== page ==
"It is nine thirty sharp."
If you think about it, the word "just" does have a similar meaning to "sharp" in English to talk about the precise time when something happened, as in "He's just arrived". I think "choudo" conveys a similar meaning in Japanese. That's why Duolingo shows "just" as a possible translation, even though the phrase does not mean "it's just X o'clock".
Pretty much, yup. When placed before a specific time or size or other measurement, ちょうど is more like "precisely", or "exactly".
The reason why "just" is listed as a possible translation is because ちょうど is also used in other contexts, not just the telling of time. You can say "私はちょうど [insert action here]", and it would be similar to "I just did ___"
So you could write "私はちょうどに食べますよ" and it would be a correct sentence? Just checking sentence structure. Or would it be a を instead of a に?
I think you would say ちょうど食べたばかりです (choudo tabeta bakari desu) for "I just ate".
Used with ta-form of verb, followed by tokoro (or bakari) + da/desu
Choudo shigoto o oeta tokoro desu.
I’ve just finished the work.
Choudo ima tsuita bakari desu.
I've just arrived.
Sorry, I have to ask how do you create that typing format with the line on the left? I know one can use "*" for italics or 2 of them for bold but I can't figure out how to get the one you used.
You start the line with a ">" and you need a ">" in front of each line that you want indented.
半 means half and 分 means minute, so 半分 could be seen as half a minute. When used alone after 時 it is understood as referring to the hour, much like in English. If you say "hours and a half" in English, most people will understand that as "and a half hour". Same thing here.
In this case (together with 時), く. The pronunciation changes depending on the situation.
It should be noted that it doesn't happen with all counters though. For example, with 分 (ふん, minutes), the pronunciation remains きゅう
I say '８時ちょうど' or '９時ちょうど'. These are not rare phrases. Not only 'about time' but also 'ちょうど' is used for other things.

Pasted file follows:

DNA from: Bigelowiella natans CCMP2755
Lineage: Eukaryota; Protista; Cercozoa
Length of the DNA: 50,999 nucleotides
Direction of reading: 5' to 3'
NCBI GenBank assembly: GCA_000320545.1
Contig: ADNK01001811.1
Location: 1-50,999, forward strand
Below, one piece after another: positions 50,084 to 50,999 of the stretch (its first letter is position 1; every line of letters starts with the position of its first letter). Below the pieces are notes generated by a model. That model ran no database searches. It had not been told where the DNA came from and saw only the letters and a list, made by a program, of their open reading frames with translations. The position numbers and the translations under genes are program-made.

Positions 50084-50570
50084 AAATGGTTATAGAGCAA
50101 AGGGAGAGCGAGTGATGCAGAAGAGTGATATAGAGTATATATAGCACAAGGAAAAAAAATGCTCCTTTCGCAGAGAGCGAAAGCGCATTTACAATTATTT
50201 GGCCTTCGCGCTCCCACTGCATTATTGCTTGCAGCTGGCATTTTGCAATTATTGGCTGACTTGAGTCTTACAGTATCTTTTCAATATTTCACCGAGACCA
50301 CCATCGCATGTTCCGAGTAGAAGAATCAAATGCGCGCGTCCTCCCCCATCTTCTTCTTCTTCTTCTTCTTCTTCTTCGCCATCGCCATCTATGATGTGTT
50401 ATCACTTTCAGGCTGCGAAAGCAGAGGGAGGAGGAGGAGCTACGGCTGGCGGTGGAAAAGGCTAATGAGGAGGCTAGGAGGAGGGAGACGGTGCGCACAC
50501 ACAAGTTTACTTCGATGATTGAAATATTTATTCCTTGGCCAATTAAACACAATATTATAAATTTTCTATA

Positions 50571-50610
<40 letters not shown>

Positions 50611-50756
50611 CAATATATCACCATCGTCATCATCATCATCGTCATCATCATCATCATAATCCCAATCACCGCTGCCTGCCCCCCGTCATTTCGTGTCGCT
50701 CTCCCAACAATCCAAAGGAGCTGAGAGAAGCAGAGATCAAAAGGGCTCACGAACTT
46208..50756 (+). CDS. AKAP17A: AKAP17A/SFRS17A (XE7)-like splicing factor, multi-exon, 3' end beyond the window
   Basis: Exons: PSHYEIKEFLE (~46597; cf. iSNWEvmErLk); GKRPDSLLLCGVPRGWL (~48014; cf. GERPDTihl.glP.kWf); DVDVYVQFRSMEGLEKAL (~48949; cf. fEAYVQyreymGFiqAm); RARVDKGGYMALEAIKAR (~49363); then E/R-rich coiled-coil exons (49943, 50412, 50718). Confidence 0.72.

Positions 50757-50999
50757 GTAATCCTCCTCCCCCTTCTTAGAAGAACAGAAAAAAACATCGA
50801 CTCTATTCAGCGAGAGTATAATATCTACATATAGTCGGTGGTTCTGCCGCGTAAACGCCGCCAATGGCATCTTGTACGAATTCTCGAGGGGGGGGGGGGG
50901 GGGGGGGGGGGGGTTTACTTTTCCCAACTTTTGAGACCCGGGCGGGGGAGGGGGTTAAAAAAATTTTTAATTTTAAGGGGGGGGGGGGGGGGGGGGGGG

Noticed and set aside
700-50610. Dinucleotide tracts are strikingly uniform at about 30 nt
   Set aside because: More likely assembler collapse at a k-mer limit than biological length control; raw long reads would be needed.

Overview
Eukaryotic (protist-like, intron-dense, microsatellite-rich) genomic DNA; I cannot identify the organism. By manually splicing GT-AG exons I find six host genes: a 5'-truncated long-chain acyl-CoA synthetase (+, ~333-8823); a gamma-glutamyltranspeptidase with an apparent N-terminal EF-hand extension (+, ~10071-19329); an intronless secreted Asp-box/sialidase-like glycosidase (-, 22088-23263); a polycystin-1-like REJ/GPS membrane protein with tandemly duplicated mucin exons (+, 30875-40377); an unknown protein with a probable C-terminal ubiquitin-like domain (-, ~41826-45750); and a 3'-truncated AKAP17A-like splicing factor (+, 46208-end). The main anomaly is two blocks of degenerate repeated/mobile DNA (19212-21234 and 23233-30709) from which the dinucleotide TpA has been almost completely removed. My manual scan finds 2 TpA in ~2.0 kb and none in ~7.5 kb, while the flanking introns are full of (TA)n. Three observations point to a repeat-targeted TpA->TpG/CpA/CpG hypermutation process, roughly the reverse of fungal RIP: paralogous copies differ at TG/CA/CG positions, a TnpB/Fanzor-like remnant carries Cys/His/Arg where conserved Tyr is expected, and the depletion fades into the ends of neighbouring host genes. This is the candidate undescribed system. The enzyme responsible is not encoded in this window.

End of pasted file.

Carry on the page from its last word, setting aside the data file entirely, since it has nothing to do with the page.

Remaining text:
Sora, can you give an example of another context where you would use it?
I think it is 'ちょうど'.
'ちょうど' means 'just'.
I think sharp corresponds to 'ちょうど' in this sentence.
Which is better, 'just' and 'sharp'? I have looked be used 'just' instead of 'sharp'.
We say "9:30 sharp" to mean it is exactly 9:30. We don't use "just" for the same meaning.
I accidently added an extra 半 and it was wrong... Why can't i just get corrected saying i added an extra word
just want to know why isn't it ちょうど九時半です。 is that an alternative way to say it? since I never heard it that way,
I wrote it that way and got it correct. No idea if it would sound natural to a native speaker though.
Why is the "ni" particle not needed for this sentence? Would it add redundancy or change the meaning entirely?
When you use です (desu) you need a noun or adjective attached to it directly with no particle. In this case it’s 9時ちょうど (9ji choudo) that goes with です so you can’t use a particle. You would use に to say what time an action is happening rather than a statement about what time it is.
It rejected my Kanji!
I used "今は八時半丁度です", and it said I was wrong, with the correct expression being "九時半ちょうどです"
Why was I wrong?
It was accepted, but is it normal in this situation to put ちょうど before the time? (As in ちょうど わかった)
Is there any word for quarter past or quarter to an hour like 半 for half an hour?
There might be another way, but the way I know is to say 十五分すぎ for quarter past and 十五分前 for quarter to.
If you don't know, すぎ means "to exceed" and 前 (まえ) means before.
I agree, using 15分前 is the closest equivalent to "quarter to". You can use it in other increments as well. 3時10分前 (3ji 10ppun mae) means "10 to 3 (2:50)".
I think if you say 3時15分すぎ, though, you actually mean "slightly after 3:15", so the nuance is a little different. The most natural way to say "quarter past 3" seems to be 3時15分 (3ji 15fun).